6. Character analysis - Describe Unhei. Describe Joey. {looks like, feelings, thoughts, character}
  7. Character changes – In the beginning, Unhei was shy and unsure about her name but by the end she decided to keep her Korean name. 
  8. Compare & contrast – Compare and contrast Unhei and Joey.  
  9. Connections - {possible text-to-self connections} Being new to a school. Having someone tease you because of your name. Having a difficult name to pronounce. Wanting to change your name. Having a friend that likes you just for you. {possible text-to-text connections} Father’s Rubber Shoes by Yumi Heo. In both of these books the families move from Korea to America. Will I have a Friend? by Mariam Cohen. In both these books the main character is worried about starting a new school. 
  10. Fact & opinion – {facts} Unhei and her family moved from Korea to America. Unhei’s grandmother gave her a name stamp. Unhei wanted to pick an American name. Unhei saw Joey in Mr. Kim’s market. {opinions} Kimchi is delicious. The kids on the bus were being mean to Unhei. Madison was the best name Unhei read from the jar. Unhei was really upset that the name jar was missing. Unhei was excited to have a friend visit her at home.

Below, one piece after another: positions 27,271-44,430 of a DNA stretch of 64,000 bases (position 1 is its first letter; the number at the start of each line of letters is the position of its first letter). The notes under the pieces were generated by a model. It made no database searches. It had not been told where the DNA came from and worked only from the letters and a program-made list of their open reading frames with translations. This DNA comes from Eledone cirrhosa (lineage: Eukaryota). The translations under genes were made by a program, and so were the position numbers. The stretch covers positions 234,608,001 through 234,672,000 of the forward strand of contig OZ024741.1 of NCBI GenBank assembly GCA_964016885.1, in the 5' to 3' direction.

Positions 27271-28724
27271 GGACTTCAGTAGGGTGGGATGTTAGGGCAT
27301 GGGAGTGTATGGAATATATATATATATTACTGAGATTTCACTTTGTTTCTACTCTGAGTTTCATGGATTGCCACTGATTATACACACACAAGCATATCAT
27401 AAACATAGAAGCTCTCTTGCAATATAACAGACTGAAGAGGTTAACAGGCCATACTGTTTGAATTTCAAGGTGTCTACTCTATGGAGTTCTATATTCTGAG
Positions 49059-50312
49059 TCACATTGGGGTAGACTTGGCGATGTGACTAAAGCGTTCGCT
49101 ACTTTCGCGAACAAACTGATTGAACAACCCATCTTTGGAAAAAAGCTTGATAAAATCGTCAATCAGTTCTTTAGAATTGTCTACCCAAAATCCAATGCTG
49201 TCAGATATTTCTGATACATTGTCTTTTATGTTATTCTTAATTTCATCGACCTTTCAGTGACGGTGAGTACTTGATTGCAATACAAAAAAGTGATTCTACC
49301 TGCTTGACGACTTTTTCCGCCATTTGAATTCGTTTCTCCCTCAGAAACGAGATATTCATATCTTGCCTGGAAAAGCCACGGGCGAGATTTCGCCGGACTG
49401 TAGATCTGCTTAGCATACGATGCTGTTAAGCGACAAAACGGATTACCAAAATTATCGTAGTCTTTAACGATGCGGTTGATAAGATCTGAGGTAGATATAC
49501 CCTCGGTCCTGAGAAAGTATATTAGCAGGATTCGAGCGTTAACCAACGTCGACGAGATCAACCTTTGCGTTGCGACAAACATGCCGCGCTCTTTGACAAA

11. Main idea & details - {main idea} The story is mostly about Unhei wanting to choose an American name. {details} The kids on the bus made fun of Unhei’s name. Unhei was anxious about meeting new kids at her new school. The kids in Unhei’s class started a name jar to help her pick an American name. 
  12. Plot - The turning point or climax in the story was when the name jar got lost and Unhei found a piece of paper on her desk.
  13. Predict – What do you think the story is going to be about? What do you think a name jar is? What name do you think Unhei will choose? What do you think Joey is doing at Mr. Kim’s market? 
  14. Problem & Solution - {problem} The problem is Unhei doesn’t want to use her Korean name in America. {solution} The students in Unhei’s class start a name jar so that Unhei has names to choose from.